“That you shall know hereafter.”
“But shall I live in hope?”
“All men, I hope, live in hope.”
“Agree to wear this ring,” Richard said, holding out a ring.
“To take is not to give,” Lady Anne replied.
Richard put the ring on Lady Anne’s finger and said, “Just like this ring encompasses your finger, even so your breast encloses my poor heart. Wear both of them, for both of them are yours. And if your poor devoted suppliant may but beg one favor at your gracious hand, you will confirm his happiness forever.”
“What favor do you wish?”
“That it would please you to leave these sad designs — the funeral arrangement for King Henry VI — to a man who has more cause to be a mourner. I want you to immediately go to Crosby Place, one of my residences in London, where, after I have solemnly interred at Chertsey monastery this noble King, and wet his grave with my repentant tears, I will with all speedy and expeditious duty see you. For many secret reasons, I beg you, grant me this favor.”
“With all my heart, I grant it, and it gives me much joy, too, to see you have become so penitent.”
She ordered her attendants, “Tressel and Berkeley, go along with me.”
“Tell me farewell,” Richard said.
“Faring well is more than you deserve,” Lady Anne replied, “but since you are teaching me how to flatter you, imagine I have said farewell already.”
Lady Anne, Tressel, and Berkeley departed.
“Sirs, take up the corpse,” Richard said to the pallbearers.
“Towards Chertsey, noble lord?” one of the pallbearers asked.
“No, to Whitefriars; there await my coming.”
Whitefriars was a monastery in London. Richard had no real reason to have the corpse taken there rather than to Chertsey, except to be contrary and not do what he had told Lady Anne he would do.
Everyone departed, leaving Richard by himself.
Pleased with how his courtship of Lady Anne had gone, he said to himself, “Was ever a woman in this manner wooed? Was ever a woman in this manner won? I’ll have her, legally and sexually, but I will not keep her long.
“What! I, who killed her husband, Prince Edward, and his father, King Henry VI, have taken and conquered Lady Anne when her heart was filled with the extremest hate of me, when she had curses for me in her mouth and tears in her eyes, when the bleeding witness — the corpse of King Henry VI — of her hatred for me was nearby, when God, her conscience, and these obstructions were all against me, and I had nothing to back my wooing of her at all except the plain devil and dissembling, hypocritical looks, and yet I won her, with all the world against me and nothing for me! Ha!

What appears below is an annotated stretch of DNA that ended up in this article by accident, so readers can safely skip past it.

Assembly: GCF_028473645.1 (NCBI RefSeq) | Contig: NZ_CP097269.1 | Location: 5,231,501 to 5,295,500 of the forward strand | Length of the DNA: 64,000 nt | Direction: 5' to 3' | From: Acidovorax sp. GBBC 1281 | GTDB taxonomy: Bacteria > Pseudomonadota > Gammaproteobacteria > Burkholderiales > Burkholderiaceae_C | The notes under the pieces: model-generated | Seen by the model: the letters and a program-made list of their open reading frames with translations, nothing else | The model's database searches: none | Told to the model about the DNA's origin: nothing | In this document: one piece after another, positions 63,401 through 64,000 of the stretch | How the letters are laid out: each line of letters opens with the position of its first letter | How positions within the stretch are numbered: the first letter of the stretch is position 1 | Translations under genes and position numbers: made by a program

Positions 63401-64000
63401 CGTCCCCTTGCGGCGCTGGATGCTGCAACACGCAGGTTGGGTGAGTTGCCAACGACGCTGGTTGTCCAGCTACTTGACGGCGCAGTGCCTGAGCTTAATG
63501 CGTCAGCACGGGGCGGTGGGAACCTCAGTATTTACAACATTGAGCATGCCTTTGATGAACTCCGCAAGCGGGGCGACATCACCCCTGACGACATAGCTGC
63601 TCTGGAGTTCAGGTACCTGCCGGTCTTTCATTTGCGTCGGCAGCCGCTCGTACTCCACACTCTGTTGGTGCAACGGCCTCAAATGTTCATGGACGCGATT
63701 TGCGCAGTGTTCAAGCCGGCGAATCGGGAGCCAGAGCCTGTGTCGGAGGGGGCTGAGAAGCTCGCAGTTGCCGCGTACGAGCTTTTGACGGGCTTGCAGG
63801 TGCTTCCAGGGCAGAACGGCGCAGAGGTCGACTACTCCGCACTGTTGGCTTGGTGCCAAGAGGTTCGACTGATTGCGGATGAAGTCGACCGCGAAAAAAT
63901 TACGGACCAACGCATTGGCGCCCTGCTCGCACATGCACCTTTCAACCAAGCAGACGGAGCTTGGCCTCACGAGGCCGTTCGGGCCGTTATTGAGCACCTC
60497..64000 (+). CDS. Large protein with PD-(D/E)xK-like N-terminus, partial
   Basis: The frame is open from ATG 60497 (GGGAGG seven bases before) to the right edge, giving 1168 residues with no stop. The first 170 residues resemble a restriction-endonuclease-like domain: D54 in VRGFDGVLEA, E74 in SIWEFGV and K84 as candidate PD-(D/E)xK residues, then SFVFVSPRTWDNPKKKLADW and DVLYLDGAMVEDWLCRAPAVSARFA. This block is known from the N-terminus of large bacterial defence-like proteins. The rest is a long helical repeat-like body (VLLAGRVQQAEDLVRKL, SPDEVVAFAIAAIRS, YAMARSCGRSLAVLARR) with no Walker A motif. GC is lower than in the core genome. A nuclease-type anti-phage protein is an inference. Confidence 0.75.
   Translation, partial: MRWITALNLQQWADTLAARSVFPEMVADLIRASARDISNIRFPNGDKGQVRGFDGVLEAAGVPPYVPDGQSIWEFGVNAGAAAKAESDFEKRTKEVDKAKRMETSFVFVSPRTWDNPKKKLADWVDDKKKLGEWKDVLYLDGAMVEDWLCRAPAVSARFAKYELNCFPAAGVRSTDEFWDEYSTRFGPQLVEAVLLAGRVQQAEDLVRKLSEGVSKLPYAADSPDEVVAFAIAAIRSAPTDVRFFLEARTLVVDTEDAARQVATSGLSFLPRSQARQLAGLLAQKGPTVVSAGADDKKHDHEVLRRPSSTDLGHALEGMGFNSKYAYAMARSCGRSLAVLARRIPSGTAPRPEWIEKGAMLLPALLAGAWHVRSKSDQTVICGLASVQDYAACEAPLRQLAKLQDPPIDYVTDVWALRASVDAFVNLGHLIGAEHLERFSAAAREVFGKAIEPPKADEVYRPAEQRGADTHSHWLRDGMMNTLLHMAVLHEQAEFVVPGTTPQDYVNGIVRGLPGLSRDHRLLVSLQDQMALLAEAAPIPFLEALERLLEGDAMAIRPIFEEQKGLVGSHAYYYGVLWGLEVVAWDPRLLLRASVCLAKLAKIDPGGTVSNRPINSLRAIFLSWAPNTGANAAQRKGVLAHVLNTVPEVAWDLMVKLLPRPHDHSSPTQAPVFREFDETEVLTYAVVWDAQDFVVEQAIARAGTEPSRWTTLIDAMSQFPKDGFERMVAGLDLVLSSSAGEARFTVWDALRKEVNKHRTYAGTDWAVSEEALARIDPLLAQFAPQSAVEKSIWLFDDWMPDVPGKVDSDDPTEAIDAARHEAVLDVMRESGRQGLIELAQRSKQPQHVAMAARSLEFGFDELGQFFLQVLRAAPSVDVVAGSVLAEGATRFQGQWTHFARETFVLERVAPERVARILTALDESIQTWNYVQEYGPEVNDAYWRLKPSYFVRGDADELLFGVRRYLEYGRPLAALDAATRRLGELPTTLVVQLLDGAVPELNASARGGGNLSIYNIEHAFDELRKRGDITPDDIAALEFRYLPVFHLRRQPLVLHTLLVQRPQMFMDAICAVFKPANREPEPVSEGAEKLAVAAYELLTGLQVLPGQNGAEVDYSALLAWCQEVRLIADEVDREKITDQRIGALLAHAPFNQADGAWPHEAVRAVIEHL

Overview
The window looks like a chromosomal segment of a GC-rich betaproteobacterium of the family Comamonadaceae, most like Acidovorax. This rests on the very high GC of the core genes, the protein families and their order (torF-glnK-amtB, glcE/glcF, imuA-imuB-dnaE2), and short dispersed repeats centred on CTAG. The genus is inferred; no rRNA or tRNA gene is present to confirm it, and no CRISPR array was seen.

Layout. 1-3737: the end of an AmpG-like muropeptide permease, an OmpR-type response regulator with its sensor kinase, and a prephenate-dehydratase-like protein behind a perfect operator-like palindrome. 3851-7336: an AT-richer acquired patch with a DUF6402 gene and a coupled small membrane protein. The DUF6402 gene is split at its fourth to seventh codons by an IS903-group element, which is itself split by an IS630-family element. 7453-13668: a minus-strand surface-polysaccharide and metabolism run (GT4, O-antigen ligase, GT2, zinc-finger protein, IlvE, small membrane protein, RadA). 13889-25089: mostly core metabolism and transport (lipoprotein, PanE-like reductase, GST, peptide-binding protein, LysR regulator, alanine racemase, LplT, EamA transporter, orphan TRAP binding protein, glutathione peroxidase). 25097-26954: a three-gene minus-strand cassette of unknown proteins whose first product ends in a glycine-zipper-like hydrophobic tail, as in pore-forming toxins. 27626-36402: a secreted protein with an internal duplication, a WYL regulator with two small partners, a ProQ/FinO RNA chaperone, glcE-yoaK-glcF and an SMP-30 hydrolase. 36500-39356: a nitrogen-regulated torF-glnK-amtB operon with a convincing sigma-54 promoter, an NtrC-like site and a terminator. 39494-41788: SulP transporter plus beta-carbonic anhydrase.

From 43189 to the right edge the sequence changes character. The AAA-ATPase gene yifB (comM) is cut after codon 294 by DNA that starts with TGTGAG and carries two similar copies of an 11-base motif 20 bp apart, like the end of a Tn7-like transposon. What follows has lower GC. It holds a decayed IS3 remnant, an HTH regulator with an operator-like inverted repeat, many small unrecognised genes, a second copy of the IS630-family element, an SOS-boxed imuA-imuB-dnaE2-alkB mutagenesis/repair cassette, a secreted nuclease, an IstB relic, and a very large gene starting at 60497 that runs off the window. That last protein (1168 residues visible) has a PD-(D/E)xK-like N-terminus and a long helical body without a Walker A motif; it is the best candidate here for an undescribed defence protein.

“Has she already forgotten that brave Prince Edward, her lord and husband, whom I, some three months ago, stabbed in my angry mood in the Battle of Tewksbury? A sweeter and a lovelier gentleman, created with the prodigality and generosity of nature, young, valiant, wise, and, no doubt, extremely royal and made to be a King, the spacious world cannot again afford, and will she yet debase and lower her eyes on me, who cropped the golden prime of this sweet Prince, and made her widow to a woeful bed? She will lower her eyes on me, whose all does not equal Prince Edward’s half? On me, who limps and is misshapen?
“I bet my Dukedom against a beggarly small coin that I have been mistaken about my personal appearance all this while. Upon my life, she finds, although I cannot, that I am a marvelously handsome man. I’ll buy a mirror, and pay some score or two of tailors to study fashions to adorn my body. Since I am crept in favor with myself, and have discovered that I am handsome, I will maintain my appearance with some little cost.
“But first I’ll dump yonder fellow into his grave, and then I will return lamenting to my ‘love’: Lady Anne.
“Shine out, fair Sun, until I have bought a mirror, so that I may see my shadow as I walk.”
Copyright by Bruce D. Bruce; All Rights Reserved